Gamma-ray imaging as a tool for uranium processing plants

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Gamma-radiation is frequently used as an analysis and characterization signal to monitor material in the nuclear fuel processing cycle. The selection as a diagnostic is self-evident since the radiation is ubiquitous, characteristic of the isotopes present, and sufficiently penetrating so that measurements may be made remotely. However, save through detector proximity or minimal collimation, the directional nature of the radiation is generally not used in traditional nondestructive assay (NDA) measurements. To demonstrate the additional information available, we used GRIS, the Gamma-Ray Imaging Spectrometer, at the K-25 and Portsmouth gaseous diffusion plants. In this facility, UF{sub 6} gas is enriched in ... continued below

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6 p.

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Ziock, K.P.; Madison, L. & McGinnis, B.R. August 3, 1995.

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Description

Gamma-radiation is frequently used as an analysis and characterization signal to monitor material in the nuclear fuel processing cycle. The selection as a diagnostic is self-evident since the radiation is ubiquitous, characteristic of the isotopes present, and sufficiently penetrating so that measurements may be made remotely. However, save through detector proximity or minimal collimation, the directional nature of the radiation is generally not used in traditional nondestructive assay (NDA) measurements. To demonstrate the additional information available, we used GRIS, the Gamma-Ray Imaging Spectrometer, at the K-25 and Portsmouth gaseous diffusion plants. In this facility, UF{sub 6} gas is enriched in heated equipment and piping which run inside an insulated housing. Occasionally, the process develops uranium deposits due to leakage of wet air or environmental changes within the housing that cause solidification of the process gas. When such deposits occur, traditional NDA techniques frequently require costly and time-consuming entry within the heat shielding to obtain precise information on the deposit unavailable from outside the shielding. In this paper we discuss GRIS, the gamma-ray imaging technique it uses, and present the results of measurements obtained on fuel processing equipment.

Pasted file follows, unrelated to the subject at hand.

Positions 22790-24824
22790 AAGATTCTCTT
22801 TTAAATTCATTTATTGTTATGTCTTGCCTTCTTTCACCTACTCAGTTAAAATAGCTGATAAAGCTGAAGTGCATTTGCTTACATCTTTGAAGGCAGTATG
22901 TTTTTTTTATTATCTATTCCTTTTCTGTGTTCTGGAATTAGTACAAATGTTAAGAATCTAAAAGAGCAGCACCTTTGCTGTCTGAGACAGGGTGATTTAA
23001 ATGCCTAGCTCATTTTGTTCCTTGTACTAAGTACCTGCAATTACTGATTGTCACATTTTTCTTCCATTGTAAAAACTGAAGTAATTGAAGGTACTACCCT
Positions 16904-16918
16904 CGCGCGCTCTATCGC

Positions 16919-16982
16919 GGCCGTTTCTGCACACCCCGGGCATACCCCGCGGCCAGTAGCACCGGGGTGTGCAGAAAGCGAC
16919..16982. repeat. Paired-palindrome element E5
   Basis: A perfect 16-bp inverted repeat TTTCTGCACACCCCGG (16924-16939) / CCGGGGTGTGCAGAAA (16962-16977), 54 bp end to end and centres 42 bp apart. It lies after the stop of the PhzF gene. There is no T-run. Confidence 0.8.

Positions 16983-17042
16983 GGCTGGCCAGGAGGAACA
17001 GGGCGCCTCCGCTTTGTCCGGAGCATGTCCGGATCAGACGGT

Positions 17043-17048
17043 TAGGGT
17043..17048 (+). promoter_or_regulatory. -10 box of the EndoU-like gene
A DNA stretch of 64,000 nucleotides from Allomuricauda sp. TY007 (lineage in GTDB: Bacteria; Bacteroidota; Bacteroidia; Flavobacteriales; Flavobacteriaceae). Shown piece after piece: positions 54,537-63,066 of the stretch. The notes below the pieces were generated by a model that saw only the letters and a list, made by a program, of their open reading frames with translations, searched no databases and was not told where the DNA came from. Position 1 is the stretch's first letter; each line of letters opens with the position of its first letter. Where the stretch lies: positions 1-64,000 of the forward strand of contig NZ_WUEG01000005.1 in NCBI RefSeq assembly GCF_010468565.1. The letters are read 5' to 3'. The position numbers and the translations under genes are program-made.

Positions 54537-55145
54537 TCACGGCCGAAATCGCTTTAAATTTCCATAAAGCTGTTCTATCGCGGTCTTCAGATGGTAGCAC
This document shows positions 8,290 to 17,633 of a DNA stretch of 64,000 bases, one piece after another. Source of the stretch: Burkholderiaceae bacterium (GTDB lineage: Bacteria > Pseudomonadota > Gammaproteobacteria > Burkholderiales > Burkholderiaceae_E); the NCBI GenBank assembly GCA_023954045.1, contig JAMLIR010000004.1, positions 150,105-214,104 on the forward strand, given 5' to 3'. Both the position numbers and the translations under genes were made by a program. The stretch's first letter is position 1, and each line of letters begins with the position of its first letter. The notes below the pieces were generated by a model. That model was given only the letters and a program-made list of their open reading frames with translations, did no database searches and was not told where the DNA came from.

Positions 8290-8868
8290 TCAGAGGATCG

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6 p.

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OSTI as DE95017280

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  • 36. annual meeting of the Institute for Nuclear Materials Management, Palm Desert, CA (United States), 9-12 Jul 1995

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  • Other: DE95017280
  • Report No.: UCRL-JC--121598
  • Report No.: CONF-950787--80
  • Grant Number: W-7405-ENG-48
  • Office of Scientific & Technical Information Report Number: 102371
  • Archival Resource Key: ark:/67531/metadc624294

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Reports, articles and other documents harvested from the Office of Scientific and Technical Information.

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  • August 3, 1995

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  • June 16, 2015, 7:43 a.m.

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  • Feb. 16, 2016, 7:24 p.m.

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Ziock, K.P.; Madison, L. & McGinnis, B.R. Gamma-ray imaging as a tool for uranium processing plants, article, August 3, 1995; California. (digital.library.unt.edu/ark:/67531/metadc624294/: accessed November 24, 2017), University of North Texas Libraries, Digital Library, digital.library.unt.edu; crediting UNT Libraries Government Documents Department.